A 105-year-old charity has changed its name, along with an updated logo and a strapline, to reflect its UK-wide operations.
Established as a charity in 1919, the Plunkett Foundation announced today that it would now operate as Plunkett UK.
The charity said that incorporating “UK” into its name “reflects that our services are widely available to communities across England, Scotland, Wales and Northern Ireland”.
“It reinforces that we are the only organisation which exclusively supports rural community businesses UK-wide,” said the charity, whose income in 2022 was £1.05m.
Separately, the North Yorkshire Youth Music Action Zone (NYMAZ) recently announced that it has changed its name to AMP and unveiled a new website as part of a £12,000 rebrand.
Leaf is charity’s ‘unique and distinctive visual signature’
Plunkett UK worked with brand agency PANDA on the brand refresh – after running a procurement process with a maximum budget of £10,000 – which features an updated logo comprising a leaf icon and a wordmark.
The charity said that the leaf icon, which is also an “abstracted initial p”, is a “unique and distinctive visual signature for Plunkett UK that has a direct relevance to our core area of operation – the UK’s rural communities”.
“It’s also significant in recognising the tireless endeavours and vision of Margaret Digby, who was a champion for the co-operative movement last century. She worked for Plunkett Foundation for a total of 50 years, first as research assistant, then secretary for most of that period, and finally a consultant.
“At times, Margaret single-handedly kept the charity going. She then became an honorary trustee in 1977, eight years before she died, aged 82.
“Margaret was the first to introduce a tree for Plunkett’s logo, which has evolved into a leaf over time, and we felt it was therefore appropriate to use our brand refresh as a way of bringing her back to prominence within the organisation’s identity.”
Plunkett UK CEO: ‘We felt the time was right’
James Alcock, chief executive of Plunkett UK, said the charity “felt the time was right – not just to establish a new colour palette – but to find a way of representing the organisation more accurately in terms of what we do, where and why”.
“The consultation we undertook demonstrated that many people who had benefited directly from our support only knew us for that one thing and didn’t appreciate the history behind the organisation.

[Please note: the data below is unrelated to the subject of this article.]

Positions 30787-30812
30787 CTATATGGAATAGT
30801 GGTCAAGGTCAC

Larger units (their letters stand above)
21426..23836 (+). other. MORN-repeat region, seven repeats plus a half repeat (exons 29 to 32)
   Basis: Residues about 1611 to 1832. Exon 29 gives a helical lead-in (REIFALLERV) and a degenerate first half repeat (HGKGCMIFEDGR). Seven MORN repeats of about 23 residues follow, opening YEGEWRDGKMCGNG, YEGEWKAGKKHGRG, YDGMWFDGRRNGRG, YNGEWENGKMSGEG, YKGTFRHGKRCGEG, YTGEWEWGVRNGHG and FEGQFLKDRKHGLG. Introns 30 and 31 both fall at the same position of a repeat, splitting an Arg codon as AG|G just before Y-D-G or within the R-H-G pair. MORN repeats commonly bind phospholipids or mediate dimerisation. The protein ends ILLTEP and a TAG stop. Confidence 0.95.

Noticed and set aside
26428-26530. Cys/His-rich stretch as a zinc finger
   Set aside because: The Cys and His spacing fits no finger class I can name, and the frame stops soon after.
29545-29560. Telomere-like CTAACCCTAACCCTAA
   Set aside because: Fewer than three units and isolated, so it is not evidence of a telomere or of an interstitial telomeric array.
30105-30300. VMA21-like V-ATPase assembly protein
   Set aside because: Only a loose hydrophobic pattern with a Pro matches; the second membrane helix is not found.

“Many people didn’t realise the deep rootedness of the organisation in the co-operative movement and the social economy. They perhaps weren’t aware of the depth of business support we provide and to the breadth of business models throughout the UK. We found too that many weren’t aware of the relationships we have with governments, funders and policymakers to represent members.”
AMP: ‘Our new name reflects what we want to do’
Separately, NYMAZ, a charity that delivers music-making activities for children and in rural north Yorkshire, changed its name to AMP.
AMP’s director Sarah McWatt told Civil Society that her charity worked with Lee Goater and Maraid Design on the rebrand and website, which cost around £12,000 in total.
In an interview posted on the charity’s website, McWatt said that the name NYMAZ is “very much rooted in North Yorkshire” and that a lot of the charity’s work “has grown in terms of reach”.
“Through our youth voice work, we’re getting more recognition widely, as we have given training to national organisations such as Brass Bands England, and we have presented about youth voice to the national Music Mark conference in Southampton.
“Because we deliver a lot of our work in a hybrid fashion or online, it feels like our reach can easily go beyond the boundaries of North Yorkshire. Our vision and mission will be staying broadly the same. We want to continue to provide music opportunities for young people in challenging circumstances, and working in rural isolation will remain a key feature. We just feel it’s a much more fitting, vibrant brand that reflects the energy of the work we do.”
McWatt said the AMP felt like a name that could be embedded in the charity’s youth voice identity “very easily”.
“It’s a word linked to music, such as amplify. We feel that reflects what we want to do, as we want to increase our impact and grow. So, it feels aspirational as well.”
The charity recorded a total income of £165,000 for the year ending 31 March 2023.